Malaysian police crush rally by Indians

John Burton
Financial Times
26 Nov 07

Ethnic Indian protesters in Malaysia hold posters of Mahatma GandhiMalaysia on Sunday faced its second big anti-government demonstration this month after nearly a decade’s absence of such protests, raising fears about whether the multi-ethnic country’s deep racial divisions could affect its stability.

Police used tear-gas and water cannon to crush a banned rally by 10,000 ethnic Indians, who were protesting about alleged discrimination by the ethnic Malay government. Ethnic Indians – 8 per cent of the 25m population – are Malaysia’s poorest racial group.

Clashes between the police and demonstrators occurred near Kuala Lumpur’s Petronas Twin Towers and the Batu Caves, a famous Hindu site, with several hundred reported arrests.

The government has come under growing criticism by minorities for its decades-long policy of affirmative action to benefit the Malay majority. Ethnic Chinese and Indians complain that they are denied access to university places and state jobs. The policy is also seen as discouraging foreign investment.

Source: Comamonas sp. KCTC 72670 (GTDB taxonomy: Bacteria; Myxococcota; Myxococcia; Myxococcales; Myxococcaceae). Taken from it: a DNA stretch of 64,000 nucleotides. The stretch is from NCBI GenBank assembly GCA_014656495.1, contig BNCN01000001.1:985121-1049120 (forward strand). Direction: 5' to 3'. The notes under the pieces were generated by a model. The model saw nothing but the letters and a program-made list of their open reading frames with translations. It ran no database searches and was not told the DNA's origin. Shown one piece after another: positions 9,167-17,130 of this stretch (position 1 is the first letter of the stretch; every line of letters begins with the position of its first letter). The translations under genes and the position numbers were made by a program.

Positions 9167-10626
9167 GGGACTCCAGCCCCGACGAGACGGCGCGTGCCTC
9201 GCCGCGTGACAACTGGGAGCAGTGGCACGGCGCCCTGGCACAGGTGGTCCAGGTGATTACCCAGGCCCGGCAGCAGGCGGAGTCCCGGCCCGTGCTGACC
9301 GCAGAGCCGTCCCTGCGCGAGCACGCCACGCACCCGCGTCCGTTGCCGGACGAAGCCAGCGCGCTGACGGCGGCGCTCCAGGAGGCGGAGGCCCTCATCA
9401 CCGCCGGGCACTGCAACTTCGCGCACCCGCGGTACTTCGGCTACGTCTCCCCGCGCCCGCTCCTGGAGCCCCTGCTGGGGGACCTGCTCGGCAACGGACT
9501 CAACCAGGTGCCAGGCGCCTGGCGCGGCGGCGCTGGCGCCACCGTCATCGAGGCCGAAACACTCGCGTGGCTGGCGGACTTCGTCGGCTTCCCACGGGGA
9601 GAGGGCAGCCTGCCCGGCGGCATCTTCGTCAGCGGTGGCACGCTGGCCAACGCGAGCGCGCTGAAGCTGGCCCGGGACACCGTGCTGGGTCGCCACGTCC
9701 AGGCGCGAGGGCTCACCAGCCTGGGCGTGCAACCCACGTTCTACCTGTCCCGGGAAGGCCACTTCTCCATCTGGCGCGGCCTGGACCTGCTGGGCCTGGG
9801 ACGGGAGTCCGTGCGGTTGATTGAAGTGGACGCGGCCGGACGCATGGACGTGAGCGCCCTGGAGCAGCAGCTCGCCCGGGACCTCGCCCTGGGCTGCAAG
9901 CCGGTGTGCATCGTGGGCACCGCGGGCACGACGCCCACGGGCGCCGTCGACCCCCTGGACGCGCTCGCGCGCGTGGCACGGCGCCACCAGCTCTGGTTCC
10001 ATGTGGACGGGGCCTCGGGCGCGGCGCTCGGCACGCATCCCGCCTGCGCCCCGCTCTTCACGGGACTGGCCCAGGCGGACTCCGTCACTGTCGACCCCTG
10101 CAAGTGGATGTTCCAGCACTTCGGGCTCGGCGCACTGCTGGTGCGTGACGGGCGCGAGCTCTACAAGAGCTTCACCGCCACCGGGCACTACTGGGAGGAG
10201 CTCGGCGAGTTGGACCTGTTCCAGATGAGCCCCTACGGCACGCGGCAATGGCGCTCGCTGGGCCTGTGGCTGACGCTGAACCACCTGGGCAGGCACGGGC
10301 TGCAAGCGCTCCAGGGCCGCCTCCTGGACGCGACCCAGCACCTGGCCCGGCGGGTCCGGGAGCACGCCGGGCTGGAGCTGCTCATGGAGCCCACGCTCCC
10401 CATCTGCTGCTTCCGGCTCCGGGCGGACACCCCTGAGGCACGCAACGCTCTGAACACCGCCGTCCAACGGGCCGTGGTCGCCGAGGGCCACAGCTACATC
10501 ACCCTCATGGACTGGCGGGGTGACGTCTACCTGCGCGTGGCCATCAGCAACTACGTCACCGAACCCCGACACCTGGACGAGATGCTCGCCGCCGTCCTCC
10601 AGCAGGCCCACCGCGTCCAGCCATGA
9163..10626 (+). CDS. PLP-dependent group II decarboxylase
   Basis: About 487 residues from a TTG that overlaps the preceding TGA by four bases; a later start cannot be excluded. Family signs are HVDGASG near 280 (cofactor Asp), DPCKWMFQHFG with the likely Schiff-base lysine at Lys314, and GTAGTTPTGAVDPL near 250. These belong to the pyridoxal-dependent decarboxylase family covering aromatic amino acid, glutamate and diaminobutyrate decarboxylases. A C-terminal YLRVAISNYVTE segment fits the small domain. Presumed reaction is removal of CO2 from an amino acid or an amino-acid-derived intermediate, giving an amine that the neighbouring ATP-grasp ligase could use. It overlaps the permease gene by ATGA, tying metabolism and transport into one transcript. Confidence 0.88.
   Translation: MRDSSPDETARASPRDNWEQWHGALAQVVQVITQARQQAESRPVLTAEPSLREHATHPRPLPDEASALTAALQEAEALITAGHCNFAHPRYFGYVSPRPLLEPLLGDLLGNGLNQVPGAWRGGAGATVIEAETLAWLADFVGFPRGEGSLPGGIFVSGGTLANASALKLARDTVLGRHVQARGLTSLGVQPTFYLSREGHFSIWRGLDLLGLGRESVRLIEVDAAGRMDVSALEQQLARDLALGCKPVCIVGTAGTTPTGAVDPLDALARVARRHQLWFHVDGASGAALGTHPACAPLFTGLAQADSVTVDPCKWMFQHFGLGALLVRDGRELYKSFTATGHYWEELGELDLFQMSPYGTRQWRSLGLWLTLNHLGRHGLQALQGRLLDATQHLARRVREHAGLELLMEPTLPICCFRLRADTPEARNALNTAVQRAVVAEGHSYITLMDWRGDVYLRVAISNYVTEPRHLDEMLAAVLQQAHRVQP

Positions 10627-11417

Two weeks ago the main opposition parties staged a rally in Kuala Lumpur, demanding reform of election laws that they say are biased in favour of the government. The opposition supports some curbs on affirmative action.

Estimates put the crowd at Sunday's rally at more than 5,000The use of police force at both protests could provoke worries that the government might take tougher action against the opposition. Besides obtaining a court order banning the Indian rally, police on Friday charged three Hindu leaders with sedition.

The government of Abdullah Badawi has been expected to call a snap election within the next few months, but some analysts say signs of growing discontent may force him to delay the polls until 2009.

The rally was held in support of a lawsuit filed in London by the Hindu Rights Action Force, a Malaysian rights group, which is seeking compensation from the UK for bringing “indentured labourers” from India to the former British colony in the 19th century and exploiting them. But many protesters said they were demanding equal treatment by the current government.

Malaysia bans outdoor gatherings of five or more people.

Samy Vellu, the government’s top ethnic Indian politician, said the protest was “an opposition ploy to smear the government’s image”.

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